Fred Sheehan: All asset markets are disengaged from their foundations. They have been elevated by governments and their central banks. Central banks have done so by prodding savers into stocks and bonds. They have set artificially low borrowing rates. These artificially low rates are the source of so many perversities that are not immediately evident but have fractured the structure of companies, industries and the stock market. With Treasury rates so low, the issuance of investment grade, junk, covenant lite, PIKs and almost every other category of sloppy finance that met its maker in 2007 set new world records in 2013. The present and future consequences should be obvious.
Regarding your question about stocks, U.S. stocks were up about 30% last year. U.S. stock market capitalization rose $13 trillion in 2013. On what? "Record earnings," we hear.
But sales growth was zip. Three reasons for this strange combination in 2013 were a lack of capital investment, the substitution of operating earnings for GAAP earnings and stock buybacks. These all boosted earnings-per-share.
Capital spending is zero or negative. The amount being spent on new equipment is probably less than the depreciation of old equipment. Without keeping up, companies rust. Andrew Smithers wrote in The Road to Recovery (2013) that in the U.S., since 2008, "the proportion of cash flow invested in capital equipment has been the lowest on record." (p. 18)
The substitution of operating earnings for GAAP earnings produces flattering P/E ratios. Wall Street rattles off operating earnings since these do not include one-time write-offs. It used to be that one-time write-offs were occasional. Now, companies are constantly admitting to asset write-downs. "Restructuring charges" are generally an admission that management has destroyed shareholder equity: mergers and acquisitions gone bad, terrible investments.
For such performance, management thinks it deserves stock-option payouts. To do so, the A team needs to get the share price up. Thus, the share buyback ritual. Management reduces the number of shares. This cuts the number of shares across which the earnings are spread. Ergo, earnings-per-share rises and Wall Street says "buy."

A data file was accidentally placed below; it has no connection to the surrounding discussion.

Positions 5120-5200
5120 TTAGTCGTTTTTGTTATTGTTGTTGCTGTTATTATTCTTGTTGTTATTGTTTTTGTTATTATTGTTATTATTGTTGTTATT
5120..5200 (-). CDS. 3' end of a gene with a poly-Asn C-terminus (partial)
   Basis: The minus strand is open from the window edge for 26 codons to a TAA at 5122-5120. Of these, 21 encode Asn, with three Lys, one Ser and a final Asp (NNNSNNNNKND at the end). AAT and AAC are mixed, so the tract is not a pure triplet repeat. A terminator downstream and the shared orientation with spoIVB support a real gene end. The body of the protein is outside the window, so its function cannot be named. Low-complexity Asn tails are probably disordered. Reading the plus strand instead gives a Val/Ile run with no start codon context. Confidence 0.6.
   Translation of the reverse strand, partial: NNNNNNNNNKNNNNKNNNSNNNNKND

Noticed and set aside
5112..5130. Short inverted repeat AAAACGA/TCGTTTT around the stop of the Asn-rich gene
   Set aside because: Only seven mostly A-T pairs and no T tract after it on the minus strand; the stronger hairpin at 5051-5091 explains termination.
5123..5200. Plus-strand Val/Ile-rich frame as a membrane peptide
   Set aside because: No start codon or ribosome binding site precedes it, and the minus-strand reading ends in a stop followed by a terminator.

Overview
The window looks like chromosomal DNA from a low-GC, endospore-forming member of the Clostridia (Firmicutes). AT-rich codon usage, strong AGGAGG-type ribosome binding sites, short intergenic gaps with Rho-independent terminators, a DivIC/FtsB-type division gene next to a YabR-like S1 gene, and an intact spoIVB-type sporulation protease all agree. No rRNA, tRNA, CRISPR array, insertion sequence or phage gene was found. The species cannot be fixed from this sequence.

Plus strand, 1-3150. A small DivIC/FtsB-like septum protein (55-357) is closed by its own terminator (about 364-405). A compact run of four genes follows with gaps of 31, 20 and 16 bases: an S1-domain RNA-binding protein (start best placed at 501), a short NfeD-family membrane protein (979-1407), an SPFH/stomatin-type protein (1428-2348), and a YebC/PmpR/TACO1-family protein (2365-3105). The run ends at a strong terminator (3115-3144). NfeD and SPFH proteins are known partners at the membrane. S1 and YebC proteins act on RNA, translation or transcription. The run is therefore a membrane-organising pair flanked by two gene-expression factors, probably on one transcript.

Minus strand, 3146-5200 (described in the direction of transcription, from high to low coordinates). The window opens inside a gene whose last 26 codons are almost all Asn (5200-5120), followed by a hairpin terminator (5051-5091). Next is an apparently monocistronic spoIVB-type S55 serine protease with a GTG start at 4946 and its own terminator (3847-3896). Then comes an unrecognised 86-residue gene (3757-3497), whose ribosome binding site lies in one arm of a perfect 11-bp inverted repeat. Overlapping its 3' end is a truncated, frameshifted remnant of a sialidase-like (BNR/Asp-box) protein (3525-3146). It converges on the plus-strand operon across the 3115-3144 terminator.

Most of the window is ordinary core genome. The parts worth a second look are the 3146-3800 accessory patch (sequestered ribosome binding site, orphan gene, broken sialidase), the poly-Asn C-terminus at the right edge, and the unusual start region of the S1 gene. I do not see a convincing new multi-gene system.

This is how it has worked: Investment-grade companies issued over $1 trillion of debt last year, 2013. The money has not gone into investment, but we know U.S. corporations have bought back $1 trillion worth of stock nearly every year since 2008. (Gloom, Boom & Doom Report, December 2013, p. 7, quoting Bill Gross) So what did companies do with all that borrowing?
In 2013, share buybacks accounted for 75% of the increase in S&P 500 earnings. (Andy Lees, 1/14/14, my notes from 2/5/14) In the third quarter alone, these companies bought back $128 billion of shares: the most for any quarter since 2007. (Wall Street Journal, December 24, 2013) (That reckless year, again.) Buybacks and dividends for the third quarter were $207 billion, also the highest in any quarter since 2007. (Wall Street Journal, December 24, 2013) Most every measure – price: sales, price: earnings – was higher at the end of 2013 than at the beginning.
Harry Singleton, who ran Teledyne for several decades, offered a casebook study of how to manage the number of common stock shares in existence. He bought shares back from the market when he gauged Teledyne stock was cheap. He sold more stock to the public when he thought it was expensive. Companies – and analysts – remain untutored on this point. Companies should buy back shares when they are undervalued, not overvalued, when the company is trading at an 8:1 P/E ratio, not 40:1.
None of the three practices I have discussed is sustainable: lack of capital spending, substitution of operating for GAAP earnings, or borrowing to reduce equity.
Daily Bell: Is the US stock market "rigged" to go up?
Fred Sheehan: The riggers have stated so. Adding a trillion dollars a year of Monopoly money to the financial system is one of their methods. Separating savings from the desperate is another. On the latter, we have their word. A couple of instances:
Vice Chairman of the Federal Reserve Board (at the time) Donald Kohn, in October 2009: "[R]ecently the improvement, in risk appetites and financial conditions, in part responding to actions by the Federal Reserve and other authorities, has been a critical factor…. Low market interest rates should continue to induce savers to diversify into riskier assets, which would contribute to a further reversal in the flight to liquidity and safety that has characterized the past few years." (Donald Kohn, speech, October 2009)
Now, who decided the Federal Reserve, or anybody, should be prodding "risk appetites"? As I say, these are not economists; they are bureaucrats, and a bureaucrat's job is to sustain and grow the bureau. If I ran the country for a day, I'd put them all in Army boots and make them march across Afghanistan.